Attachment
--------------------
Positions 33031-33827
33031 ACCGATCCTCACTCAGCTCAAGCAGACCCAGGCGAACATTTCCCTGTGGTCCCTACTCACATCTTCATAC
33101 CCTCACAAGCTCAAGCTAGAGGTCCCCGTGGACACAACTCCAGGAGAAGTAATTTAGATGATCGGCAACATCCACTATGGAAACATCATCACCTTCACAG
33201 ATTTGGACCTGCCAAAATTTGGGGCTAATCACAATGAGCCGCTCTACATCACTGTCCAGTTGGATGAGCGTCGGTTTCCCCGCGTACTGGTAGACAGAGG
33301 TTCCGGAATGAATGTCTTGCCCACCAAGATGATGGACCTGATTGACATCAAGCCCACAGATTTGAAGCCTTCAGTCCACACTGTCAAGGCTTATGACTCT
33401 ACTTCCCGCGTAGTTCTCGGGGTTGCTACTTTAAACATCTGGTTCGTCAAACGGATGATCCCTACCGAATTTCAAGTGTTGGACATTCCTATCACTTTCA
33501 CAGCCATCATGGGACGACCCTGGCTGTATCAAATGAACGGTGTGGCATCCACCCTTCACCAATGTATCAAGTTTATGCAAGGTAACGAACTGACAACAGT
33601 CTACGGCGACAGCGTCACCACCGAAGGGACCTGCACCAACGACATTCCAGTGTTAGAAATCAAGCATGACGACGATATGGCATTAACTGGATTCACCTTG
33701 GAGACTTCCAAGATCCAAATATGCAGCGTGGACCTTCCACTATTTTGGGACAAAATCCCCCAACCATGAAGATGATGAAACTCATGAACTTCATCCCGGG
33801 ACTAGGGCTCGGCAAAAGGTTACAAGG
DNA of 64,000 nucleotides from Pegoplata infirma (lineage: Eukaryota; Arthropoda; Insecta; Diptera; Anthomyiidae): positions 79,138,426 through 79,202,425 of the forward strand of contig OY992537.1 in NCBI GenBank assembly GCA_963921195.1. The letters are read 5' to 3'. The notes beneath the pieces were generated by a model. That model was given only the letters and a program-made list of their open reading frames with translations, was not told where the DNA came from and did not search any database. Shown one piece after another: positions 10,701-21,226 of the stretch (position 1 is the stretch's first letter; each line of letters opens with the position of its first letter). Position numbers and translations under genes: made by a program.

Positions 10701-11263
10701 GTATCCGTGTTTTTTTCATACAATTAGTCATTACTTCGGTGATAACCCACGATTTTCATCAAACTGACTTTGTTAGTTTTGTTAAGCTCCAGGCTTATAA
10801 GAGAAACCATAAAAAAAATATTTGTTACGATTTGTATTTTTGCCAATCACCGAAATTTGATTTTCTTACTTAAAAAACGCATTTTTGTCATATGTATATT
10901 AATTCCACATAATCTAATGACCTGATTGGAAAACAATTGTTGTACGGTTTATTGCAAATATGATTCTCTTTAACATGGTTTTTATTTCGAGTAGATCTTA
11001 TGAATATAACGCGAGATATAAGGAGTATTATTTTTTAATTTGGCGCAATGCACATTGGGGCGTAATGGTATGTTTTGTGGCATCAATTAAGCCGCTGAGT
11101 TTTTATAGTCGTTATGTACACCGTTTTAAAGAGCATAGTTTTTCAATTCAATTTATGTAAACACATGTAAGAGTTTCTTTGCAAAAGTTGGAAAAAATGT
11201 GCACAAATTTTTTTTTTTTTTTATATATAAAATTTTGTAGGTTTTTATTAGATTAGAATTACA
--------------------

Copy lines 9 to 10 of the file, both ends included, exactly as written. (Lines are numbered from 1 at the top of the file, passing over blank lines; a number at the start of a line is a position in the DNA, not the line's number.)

33701 GAGACTTCCAAGATCCAAATATGCAGCGTGGACCTTCCACTATTTTGGGACAAAATCCCCCAACCATGAAGATGATGAAACTCATGAACTTCATCCCGGG
33801 ACTAGGGCTCGGCAAAAGGTTACAAGG